Since I’ve been writing this blog for the past 12 years, I’ve received innumerable comments and e-mails all containing the same words: Why are doctors so stupid about diet? statins? fat? saturated fat? carbohydrate restriction? low-fat diets? and on and on. I’m not sure stupid is the right word – the right word is probably ignorant. But there is some stupidity involved, especially in those docs who have blown it off as a fad despite having been exposed to the benefits of low-carb by their patients who have done so well on it, or even by other doctors who have given it a try. Since I have had so many people write me or comment using the word stupid, I decided to Google the term “why are doctors so…” just to see what would come up first. As you can see from the screen shot below, stupid is the numero uno word, so I went with it.
Since Google ranks the responses in terms of how many people make the query, it looks like doctors in general are a pretty sorry lot. Along with stupid, people want to know why doctors are so mean to nurses, why they’re so important, why they’re so slow and so unhappy. No one asked the question – or at least not in the top five – why are doctors so busy? Having been one for a long time, and having been married to one for almost as long, I can tell you that doctors in practice are really busy.
When you go to see a doctor for a sore throat, the doc comes in, asks a few questions, listens to your heart and lungs, looks in your ears and throat, and probably gets a strep screen. After the results come back from the strep screen, he/she comes back in, tells you the result and gives you a prescription, shot, whatever. It all seems pretty calm. But the physician probably has a kid with a cut lip that needs suturing, a person having chest pain, an elderly patient with a bag full of medicines needing to be sorted, someone with vague abdominal pain, etc. All in a day’s work for a typical primary care doc. And always, always, always something comes in that’s emergent, that totally screws up the schedule and throws the doctor behind.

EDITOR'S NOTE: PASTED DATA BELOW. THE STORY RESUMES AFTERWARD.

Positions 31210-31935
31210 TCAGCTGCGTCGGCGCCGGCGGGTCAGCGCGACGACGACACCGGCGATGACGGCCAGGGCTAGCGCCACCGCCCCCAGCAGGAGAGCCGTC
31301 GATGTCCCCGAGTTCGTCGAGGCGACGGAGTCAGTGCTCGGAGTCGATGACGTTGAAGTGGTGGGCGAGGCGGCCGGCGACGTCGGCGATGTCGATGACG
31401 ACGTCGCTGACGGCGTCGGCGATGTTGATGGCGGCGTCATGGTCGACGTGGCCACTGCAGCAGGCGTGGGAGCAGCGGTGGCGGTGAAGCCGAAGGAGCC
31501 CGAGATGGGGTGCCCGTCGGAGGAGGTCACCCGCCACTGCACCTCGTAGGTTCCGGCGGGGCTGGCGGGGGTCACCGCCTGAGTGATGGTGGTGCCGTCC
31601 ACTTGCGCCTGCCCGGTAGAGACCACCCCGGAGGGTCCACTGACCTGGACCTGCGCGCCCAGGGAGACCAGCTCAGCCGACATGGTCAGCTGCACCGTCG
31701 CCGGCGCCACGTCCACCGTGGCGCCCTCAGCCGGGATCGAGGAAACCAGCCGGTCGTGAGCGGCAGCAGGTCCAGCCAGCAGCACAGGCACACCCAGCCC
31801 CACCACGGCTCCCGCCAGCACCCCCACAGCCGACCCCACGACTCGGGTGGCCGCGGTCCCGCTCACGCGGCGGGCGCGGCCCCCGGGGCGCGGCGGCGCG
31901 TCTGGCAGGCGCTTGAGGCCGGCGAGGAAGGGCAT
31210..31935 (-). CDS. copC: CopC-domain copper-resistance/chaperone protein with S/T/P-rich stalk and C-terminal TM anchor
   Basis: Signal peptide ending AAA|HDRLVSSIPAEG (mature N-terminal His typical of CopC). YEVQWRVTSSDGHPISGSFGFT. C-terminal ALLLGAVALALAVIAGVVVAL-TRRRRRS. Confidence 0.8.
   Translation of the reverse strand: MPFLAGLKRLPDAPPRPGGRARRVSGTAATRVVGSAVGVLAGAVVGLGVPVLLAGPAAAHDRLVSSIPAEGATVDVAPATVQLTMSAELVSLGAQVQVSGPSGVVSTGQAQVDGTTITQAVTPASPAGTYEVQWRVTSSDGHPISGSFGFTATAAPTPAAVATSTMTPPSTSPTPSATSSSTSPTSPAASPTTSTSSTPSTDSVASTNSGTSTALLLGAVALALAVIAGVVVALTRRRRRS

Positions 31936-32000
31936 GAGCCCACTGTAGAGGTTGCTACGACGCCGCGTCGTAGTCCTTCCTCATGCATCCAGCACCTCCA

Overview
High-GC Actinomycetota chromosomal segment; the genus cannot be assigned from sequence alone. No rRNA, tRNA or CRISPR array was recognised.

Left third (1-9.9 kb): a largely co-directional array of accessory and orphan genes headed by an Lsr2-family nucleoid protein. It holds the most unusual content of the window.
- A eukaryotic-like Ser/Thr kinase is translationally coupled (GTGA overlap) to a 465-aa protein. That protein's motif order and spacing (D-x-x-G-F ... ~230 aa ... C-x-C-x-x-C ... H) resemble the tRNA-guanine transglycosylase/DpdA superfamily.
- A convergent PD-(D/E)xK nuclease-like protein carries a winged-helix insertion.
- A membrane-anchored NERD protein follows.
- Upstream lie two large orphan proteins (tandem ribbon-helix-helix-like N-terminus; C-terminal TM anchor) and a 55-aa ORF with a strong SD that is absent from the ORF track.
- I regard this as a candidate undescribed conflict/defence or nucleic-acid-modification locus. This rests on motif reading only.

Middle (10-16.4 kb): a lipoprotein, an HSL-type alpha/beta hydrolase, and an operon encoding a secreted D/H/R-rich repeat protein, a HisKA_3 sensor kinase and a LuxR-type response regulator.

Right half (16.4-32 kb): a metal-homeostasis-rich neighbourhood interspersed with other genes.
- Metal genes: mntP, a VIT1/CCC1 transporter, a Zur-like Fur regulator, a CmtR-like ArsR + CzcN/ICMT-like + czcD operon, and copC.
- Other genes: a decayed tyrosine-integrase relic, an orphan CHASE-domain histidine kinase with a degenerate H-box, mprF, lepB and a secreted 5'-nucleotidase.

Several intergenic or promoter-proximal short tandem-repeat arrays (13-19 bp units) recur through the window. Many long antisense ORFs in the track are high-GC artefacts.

Since these things always happen, you might ask, how come you don’t just schedule for them? We did. It was called lunch. It was a rare day that either MD or I got to actually sit down and eat lunch, because that was catch up time. You couldn’t schedule for these unexpected situations because you never know when they’re going to happen. And when they do, and you get thrown behind, then all the patients left waiting are aggravated, and you (at least we did) try to spend a little extra time with each to make up for it, which keeps you behind. Then, invariably, right in the middle of all this chaos, in comes a drug rep to see you.
Since you want the samples, you rush in to see the rep for a minute to hear the spiel about the latest new pharmaceutical. You get loaded up with samples and head back out to see more patients. (Incidentally, we love the samples because we would always give patients a starter dose, so they could get started on their meds before they schlepped to the pharmacy to get their Rx filled.)